I actually thought all the characters in this book were interesting. I really liked Heron, Tyler, and Nat in particular. The small world of Hallie’s farm and the surrounding homesteads and town was detailed and rich in a clear, simple and lovely way. And the ending was truly satisfying. Glad I didn’t give up on this author. I will certainly read her next book.

The author’s website has this to say about the novel:

Six months ago, the men of the lakelands marched south to fight a dark god.

Weeks after the final battle was won, sixteen-year-old Hallie and her sister, Marthe, are still struggling to maintain their family farm—and waiting for Marthe’s missing husband to return. After a summer of bitter arguments, Hallie is determined to get Roadstead Farm through the winter—and keep what’s left of her family together despite an inheritance destined to drive them apart.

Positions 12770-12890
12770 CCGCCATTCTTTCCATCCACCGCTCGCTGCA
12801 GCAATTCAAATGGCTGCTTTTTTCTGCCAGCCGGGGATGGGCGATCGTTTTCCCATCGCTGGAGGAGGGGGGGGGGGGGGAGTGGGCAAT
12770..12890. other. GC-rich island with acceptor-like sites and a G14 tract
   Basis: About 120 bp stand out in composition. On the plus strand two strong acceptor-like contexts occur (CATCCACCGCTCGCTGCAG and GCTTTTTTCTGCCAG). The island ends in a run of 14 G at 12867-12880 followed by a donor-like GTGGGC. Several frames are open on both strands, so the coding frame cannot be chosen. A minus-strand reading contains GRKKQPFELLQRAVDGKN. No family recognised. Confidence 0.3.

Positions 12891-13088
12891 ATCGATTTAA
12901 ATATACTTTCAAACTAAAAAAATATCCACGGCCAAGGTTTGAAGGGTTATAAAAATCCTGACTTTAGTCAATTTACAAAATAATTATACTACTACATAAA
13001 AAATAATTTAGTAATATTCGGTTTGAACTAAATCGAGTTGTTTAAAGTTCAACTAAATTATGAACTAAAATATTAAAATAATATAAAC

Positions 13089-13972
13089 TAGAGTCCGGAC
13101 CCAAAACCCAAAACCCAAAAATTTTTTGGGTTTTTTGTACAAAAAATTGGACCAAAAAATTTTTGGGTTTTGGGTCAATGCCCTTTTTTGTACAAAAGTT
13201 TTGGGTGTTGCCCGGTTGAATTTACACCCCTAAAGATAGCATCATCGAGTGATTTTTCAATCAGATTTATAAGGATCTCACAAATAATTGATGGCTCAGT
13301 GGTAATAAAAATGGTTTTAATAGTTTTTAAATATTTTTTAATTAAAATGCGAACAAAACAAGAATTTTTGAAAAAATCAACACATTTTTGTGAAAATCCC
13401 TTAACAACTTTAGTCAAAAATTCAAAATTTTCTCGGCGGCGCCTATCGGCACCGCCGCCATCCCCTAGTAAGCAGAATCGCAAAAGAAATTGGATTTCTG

But when Hallie hires a wandering veteran in a bid to save the farm, every phantom the men marched south to fight arrives at her front gate. Spider-eyed birds circle the fields, ghostly messages write themselves on the riverbank, and soon Hallie finds herself keeping her new hired hand’s desperate secrets—and taking dangerous risks. But as she fights to keep both the farm and her new friend safe, ugly truths about her own family are emerging—truths that, amidst gods, monsters, and armies—might tear Roadstead Farm apart.

Leah Bobet’s stark, beautiful fantasy explores the aftermath of the battles we fight and the slow, careful ways love can mend broken hearts—and a broken world.

To see the author’s own site visit:

Leah Bobet – Author